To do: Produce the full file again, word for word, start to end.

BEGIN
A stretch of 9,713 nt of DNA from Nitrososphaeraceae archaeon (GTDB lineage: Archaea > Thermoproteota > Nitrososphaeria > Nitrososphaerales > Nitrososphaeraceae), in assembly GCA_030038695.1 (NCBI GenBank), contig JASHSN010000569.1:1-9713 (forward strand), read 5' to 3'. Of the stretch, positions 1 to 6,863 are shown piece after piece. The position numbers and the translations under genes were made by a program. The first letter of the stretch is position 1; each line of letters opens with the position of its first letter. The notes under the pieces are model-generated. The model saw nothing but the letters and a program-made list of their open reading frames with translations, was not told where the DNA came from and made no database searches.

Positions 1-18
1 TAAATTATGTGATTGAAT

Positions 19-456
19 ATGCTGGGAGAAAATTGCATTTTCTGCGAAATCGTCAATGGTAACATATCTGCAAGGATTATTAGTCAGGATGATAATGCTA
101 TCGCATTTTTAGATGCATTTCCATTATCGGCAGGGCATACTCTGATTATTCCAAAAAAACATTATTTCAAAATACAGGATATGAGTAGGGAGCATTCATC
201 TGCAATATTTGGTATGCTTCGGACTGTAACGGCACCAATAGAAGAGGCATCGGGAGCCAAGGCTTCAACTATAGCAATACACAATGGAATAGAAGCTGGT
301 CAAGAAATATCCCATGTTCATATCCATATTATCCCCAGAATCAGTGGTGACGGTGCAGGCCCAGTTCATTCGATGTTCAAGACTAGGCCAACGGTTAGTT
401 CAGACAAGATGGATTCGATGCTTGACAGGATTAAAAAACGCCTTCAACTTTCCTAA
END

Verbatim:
A stretch of 9,713 nt of DNA from Nitrososphaeraceae archaeon (GTDB lineage: Archaea > Thermoproteota > Nitrososphaeria > Nitrososphaerales > Nitrososphaeraceae), in assembly GCA_030038695.1 (NCBI GenBank), contig JASHSN010000569.1:1-9713 (forward strand), read 5' to 3'. Of the stretch, positions 1 to 6,863 are shown piece after piece. The position numbers and the translations under genes were made by a program. The first letter of the stretch is position 1; each line of letters opens with the position of its first letter. The notes under the pieces are model-generated. The model saw nothing but the letters and a program-made list of their open reading frames with translations, was not told where the DNA came from and made no database searches.

Positions 1-18
1 TAAATTATGTGATTGAAT

Positions 19-456
19 ATGCTGGGAGAAAATTGCATTTTCTGCGAAATCGTCAATGGTAACATATCTGCAAGGATTATTAGTCAGGATGATAATGCTA
101 TCGCATTTTTAGATGCATTTCCATTATCGGCAGGGCATACTCTGATTATTCCAAAAAAACATTATTTCAAAATACAGGATATGAGTAGGGAGCATTCATC
201 TGCAATATTTGGTATGCTTCGGACTGTAACGGCACCAATAGAAGAGGCATCGGGAGCCAAGGCTTCAACTATAGCAATACACAATGGAATAGAAGCTGGT
301 CAAGAAATATCCCATGTTCATATCCATATTATCCCCAGAATCAGTGGTGACGGTGCAGGCCCAGTTCATTCGATGTTCAAGACTAGGCCAACGGTTAGTT
401 CAGACAAGATGGATTCGATGCTTGACAGGATTAAAAAACGCCTTCAACTTTCCTAA